FIG. 4 depicts an exemplary multi-plane program operation in which two planes A and B are fully written to in a single program operation 400. As observed in FIG. 4, the operation begins with the SSD controller issuing a Start Chunk command 401 for the initial chunk (chunk data_0) which is understood to be the start of the overall transfer of write data for plane A's program operation. The SSD controller next sends the address 402 to be written to followed by the first chunk of data 403. In various embodiments, the address 402 identifies the plane and block addresses to be written to within the targeted LUN. The storage device that includes the targeted LUN then caches the received chunk 404 in its internal cache space, which can be reserved for plane A. The SSD controller then sends a Chunk Confirm message 405 to the NAND device.

Any higher priority traffic items 406, even for other LUNs, are then free to be issued on the channel. When no higher priority items are available for issuance on the channel, the SSD controller issues a next Chunk Start command for the second chunk (chunk data_1) of plane A's write data. The SSD controller then sends the address and the second chunk of data. The storage device with the targeted LUN caches the second chunk and the SSD controller sends a Chunk Confirm message which signifies that the second chunk has been successfully received. The sequence then continues until the last chunk for plane A is transferred (chunk data_x−1), the storage device having the targeted LUN caches the data and sends a Plane Confirm message 407 which signifies to the SSD controller that the set of write data for plane A has been successfully received.

The process that was performed by the SSD controller and the storage device having the targeted LUN for plane A is then repeated for plane B. After all of the data for plane B has been successfully received at the storage device, the SSD controller sends a Final Confirm message 408 which signifies that the storage device has fully received both planes of data and deems the transfer operation fully completed. The storage device then reads the data for planes A and B from its cache and writes the data into the appropriate storage cells of the targeted LUN.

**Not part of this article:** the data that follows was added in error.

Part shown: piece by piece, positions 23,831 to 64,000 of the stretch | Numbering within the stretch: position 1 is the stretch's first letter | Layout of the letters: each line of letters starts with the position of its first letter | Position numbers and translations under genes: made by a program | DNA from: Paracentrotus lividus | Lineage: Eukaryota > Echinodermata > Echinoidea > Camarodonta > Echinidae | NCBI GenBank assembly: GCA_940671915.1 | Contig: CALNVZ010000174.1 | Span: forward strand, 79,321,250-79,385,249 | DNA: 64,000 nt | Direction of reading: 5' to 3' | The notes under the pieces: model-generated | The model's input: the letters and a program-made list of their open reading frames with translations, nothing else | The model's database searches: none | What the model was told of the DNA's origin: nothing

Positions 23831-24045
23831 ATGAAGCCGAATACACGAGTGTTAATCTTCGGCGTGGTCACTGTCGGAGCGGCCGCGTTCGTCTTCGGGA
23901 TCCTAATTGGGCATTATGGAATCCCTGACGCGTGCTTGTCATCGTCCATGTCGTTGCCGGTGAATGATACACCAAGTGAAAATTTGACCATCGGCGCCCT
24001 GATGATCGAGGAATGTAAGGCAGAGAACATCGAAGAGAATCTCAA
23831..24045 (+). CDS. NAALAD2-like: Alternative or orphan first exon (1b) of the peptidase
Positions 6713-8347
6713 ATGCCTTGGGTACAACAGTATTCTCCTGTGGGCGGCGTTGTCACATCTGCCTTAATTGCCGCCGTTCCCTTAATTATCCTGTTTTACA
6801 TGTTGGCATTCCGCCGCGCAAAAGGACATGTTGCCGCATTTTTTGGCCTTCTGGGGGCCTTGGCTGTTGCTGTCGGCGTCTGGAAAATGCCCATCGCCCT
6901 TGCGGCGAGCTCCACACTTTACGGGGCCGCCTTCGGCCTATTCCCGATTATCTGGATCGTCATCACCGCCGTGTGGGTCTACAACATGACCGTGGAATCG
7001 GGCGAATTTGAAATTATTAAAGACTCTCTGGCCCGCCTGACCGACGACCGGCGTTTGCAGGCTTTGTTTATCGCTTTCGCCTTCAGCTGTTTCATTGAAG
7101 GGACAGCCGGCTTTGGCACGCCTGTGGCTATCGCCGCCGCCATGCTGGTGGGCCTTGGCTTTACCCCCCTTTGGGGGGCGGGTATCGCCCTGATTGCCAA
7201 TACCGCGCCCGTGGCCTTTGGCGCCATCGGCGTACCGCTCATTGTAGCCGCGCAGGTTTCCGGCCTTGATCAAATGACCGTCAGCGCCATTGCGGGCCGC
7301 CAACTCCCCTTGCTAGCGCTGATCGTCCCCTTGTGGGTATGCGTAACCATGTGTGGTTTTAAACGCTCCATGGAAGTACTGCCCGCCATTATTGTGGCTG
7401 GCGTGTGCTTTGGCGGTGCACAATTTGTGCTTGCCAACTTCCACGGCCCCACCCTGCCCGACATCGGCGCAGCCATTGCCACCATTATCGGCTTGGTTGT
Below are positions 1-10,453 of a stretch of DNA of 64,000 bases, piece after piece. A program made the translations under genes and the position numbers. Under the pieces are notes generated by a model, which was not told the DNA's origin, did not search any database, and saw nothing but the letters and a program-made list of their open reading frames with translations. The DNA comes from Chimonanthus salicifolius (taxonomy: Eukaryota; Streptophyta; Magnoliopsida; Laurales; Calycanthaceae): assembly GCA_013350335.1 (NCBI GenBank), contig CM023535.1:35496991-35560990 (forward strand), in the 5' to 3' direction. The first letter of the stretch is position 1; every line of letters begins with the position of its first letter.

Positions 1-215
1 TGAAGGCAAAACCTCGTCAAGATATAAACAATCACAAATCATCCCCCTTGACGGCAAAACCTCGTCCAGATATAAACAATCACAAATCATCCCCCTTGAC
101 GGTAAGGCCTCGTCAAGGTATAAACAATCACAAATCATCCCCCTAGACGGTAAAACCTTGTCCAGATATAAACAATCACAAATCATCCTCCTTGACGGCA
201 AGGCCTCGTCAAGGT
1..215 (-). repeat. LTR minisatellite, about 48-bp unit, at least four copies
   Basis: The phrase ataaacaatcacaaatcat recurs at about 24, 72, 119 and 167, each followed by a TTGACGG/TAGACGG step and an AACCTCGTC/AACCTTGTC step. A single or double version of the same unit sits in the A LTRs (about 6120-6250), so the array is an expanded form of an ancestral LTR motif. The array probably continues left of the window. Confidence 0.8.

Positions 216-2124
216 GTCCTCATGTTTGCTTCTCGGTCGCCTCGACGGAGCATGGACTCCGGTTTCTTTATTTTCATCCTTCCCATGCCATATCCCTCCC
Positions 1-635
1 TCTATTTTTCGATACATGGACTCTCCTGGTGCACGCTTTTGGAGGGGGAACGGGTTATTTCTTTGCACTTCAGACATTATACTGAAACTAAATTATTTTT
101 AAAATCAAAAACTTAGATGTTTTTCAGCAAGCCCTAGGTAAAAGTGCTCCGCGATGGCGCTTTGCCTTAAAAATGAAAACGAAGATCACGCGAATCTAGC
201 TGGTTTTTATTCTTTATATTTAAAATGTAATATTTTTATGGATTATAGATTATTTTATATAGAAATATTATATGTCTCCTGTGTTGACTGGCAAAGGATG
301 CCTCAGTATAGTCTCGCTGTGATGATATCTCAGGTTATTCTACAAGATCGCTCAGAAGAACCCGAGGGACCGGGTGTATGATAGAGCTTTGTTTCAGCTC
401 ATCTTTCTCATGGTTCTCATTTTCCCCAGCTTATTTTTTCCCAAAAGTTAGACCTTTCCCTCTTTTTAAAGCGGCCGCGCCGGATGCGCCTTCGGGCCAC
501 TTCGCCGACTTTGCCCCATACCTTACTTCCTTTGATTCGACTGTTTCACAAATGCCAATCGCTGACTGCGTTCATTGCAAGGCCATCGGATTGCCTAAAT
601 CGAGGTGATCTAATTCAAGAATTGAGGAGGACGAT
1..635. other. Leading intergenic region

In various embodiments the enhanced, chunked transfer process is automatically suspended in favor of prioritizing the transfer of all of the write data for a particular in-flight program operation if a Power Loss Imminent message is received by the SSD controller. Here, in the case of a PLI message, power will soon be removed from the SSD. As such, the SSD needs to close all open transactions and not open any new ones so that the state of the SSD is stable (no in-flight processes) by the time its underlying circuitry can no longer operate. In this case, when the PLI is received, the program write data transfer is still in process and any higher priority transactions that would otherwise follow the chunk being transferred have not been issued yet. The SSD controller therefore makes the decision not to start the higher priority transactions and close-out the in-flight write data operation instead.

Although embodiments described above have considered all LUNs to be of equal priority, in various embodiments, some LUNs may be given higher priority over other LUNs. In such embodiments, all traffic items associated with a higher priority LUN are interceded between data chunks of a lower priority LUN. Note that the higher priority LUN's traffic can include a program operation write data transfer. In this case, depending on the circumstances, the SSD controller can suspend the lower priority write data transfer or continue to send chunks for the lower priority write data transfer. In the case of the later, the higher priority data transfer in various embodiments is chunked so that chunks from both the higher and lower priority transfers are multiplexed on the channel. If a non chunked approach were to be taken for the higher priority transfer, it could trigger the starvation mechanism for the lower priority transfer.